Quickstart: Service Bus topics and subscriptions with Node.js and the preview azure/service-bus package

In this tutorial, you learn how to use the @azure/service-bus package in a JavaScript program to send messages to a Service Bus topic and receive messages from a Service Bus subscription to that topic.

Prerequisites

Note

Use Node Package Manager (NPM) to install the package

To install the npm package for Service Bus, open a command prompt that has npm in its path, change the directory to the folder where you want to have your samples and then run this command.

npm install @azure/service-bus

Send messages to a topic

The following sample code shows you how to send a batch of messages to a Service Bus topic. See code comments for details.

  1. Open your favorite editor, such as Visual Studio Code

  2. Create a file called sendtotopic.js and paste the below code into it. This code will send a message to your topic.

    const { ServiceBusClient } = require("@azure/service-bus");
    
    const connectionString = "<SERVICE BUS NAMESPACE CONNECTION STRING>"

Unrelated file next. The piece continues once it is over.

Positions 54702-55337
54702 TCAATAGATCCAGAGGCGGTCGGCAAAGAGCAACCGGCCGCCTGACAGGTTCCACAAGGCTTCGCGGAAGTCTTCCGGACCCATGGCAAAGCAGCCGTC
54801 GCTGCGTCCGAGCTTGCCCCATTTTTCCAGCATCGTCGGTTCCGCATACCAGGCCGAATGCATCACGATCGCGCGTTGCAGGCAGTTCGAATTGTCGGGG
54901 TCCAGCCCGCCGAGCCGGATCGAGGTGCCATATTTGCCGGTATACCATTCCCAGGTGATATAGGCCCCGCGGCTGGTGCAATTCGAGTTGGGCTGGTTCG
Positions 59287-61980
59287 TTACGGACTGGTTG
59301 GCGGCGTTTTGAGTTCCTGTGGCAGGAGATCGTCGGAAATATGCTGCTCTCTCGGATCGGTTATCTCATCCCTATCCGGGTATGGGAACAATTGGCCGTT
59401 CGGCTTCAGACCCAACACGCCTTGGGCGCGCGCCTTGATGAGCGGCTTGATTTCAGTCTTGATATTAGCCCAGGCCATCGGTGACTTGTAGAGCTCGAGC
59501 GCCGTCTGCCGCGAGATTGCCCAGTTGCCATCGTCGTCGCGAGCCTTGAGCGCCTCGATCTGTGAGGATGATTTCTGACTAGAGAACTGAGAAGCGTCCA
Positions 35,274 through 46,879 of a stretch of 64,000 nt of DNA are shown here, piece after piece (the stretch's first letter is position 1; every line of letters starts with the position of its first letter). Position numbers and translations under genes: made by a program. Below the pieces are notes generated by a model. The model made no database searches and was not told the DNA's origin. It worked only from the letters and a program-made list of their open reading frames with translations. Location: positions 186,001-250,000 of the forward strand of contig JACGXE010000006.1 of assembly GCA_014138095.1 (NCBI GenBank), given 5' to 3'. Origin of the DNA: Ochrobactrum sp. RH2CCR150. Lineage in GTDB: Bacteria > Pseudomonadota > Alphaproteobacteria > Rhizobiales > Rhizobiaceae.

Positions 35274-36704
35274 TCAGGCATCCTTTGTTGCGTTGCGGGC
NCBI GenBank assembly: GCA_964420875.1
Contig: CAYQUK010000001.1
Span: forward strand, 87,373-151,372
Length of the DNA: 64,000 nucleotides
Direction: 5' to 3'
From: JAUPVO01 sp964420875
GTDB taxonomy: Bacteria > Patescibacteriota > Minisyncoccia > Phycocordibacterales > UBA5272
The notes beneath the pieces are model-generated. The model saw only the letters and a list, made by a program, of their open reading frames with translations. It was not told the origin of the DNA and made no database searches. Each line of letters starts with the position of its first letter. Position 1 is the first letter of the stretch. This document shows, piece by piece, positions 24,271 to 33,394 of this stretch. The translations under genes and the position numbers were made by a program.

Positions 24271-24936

const topicName = "<TOPIC NAME>";
    
    const messages = [
    	{ body: "Albert Einstein" },
    	{ body: "Werner Heisenberg" },
    	{ body: "Marie Curie" },
    	{ body: "Steven Hawking" },
    	{ body: "Isaac Newton" },
    	{ body: "Niels Bohr" },
    	{ body: "Michael Faraday" },
    	{ body: "Galileo Galilei" },
    	{ body: "Johannes Kepler" },
    	{ body: "Nikolaus Kopernikus" }
     ];
    
     async function main() {
    	// create a Service Bus client using the connection string to the Service Bus namespace
    	const sbClient = new ServiceBusClient(connectionString);
    
    	// createSender() can also be used to create a sender for a queue.
    	const sender = sbClient.createSender(topicName);
    
    	try {
    		// Tries to send all messages in a single batch.
    		// Will fail if the messages cannot fit in a batch.
    		// await sender.sendMessages(messages);
    
    		// create a batch object
    		let batch = await sender.createMessageBatch(); 
    		for (let i = 0; i < messages.length; i++) {
    			// for each message in the arry			
    
    			// try to add the message to the batch
    			if (!batch.tryAddMessage(messages[i])) {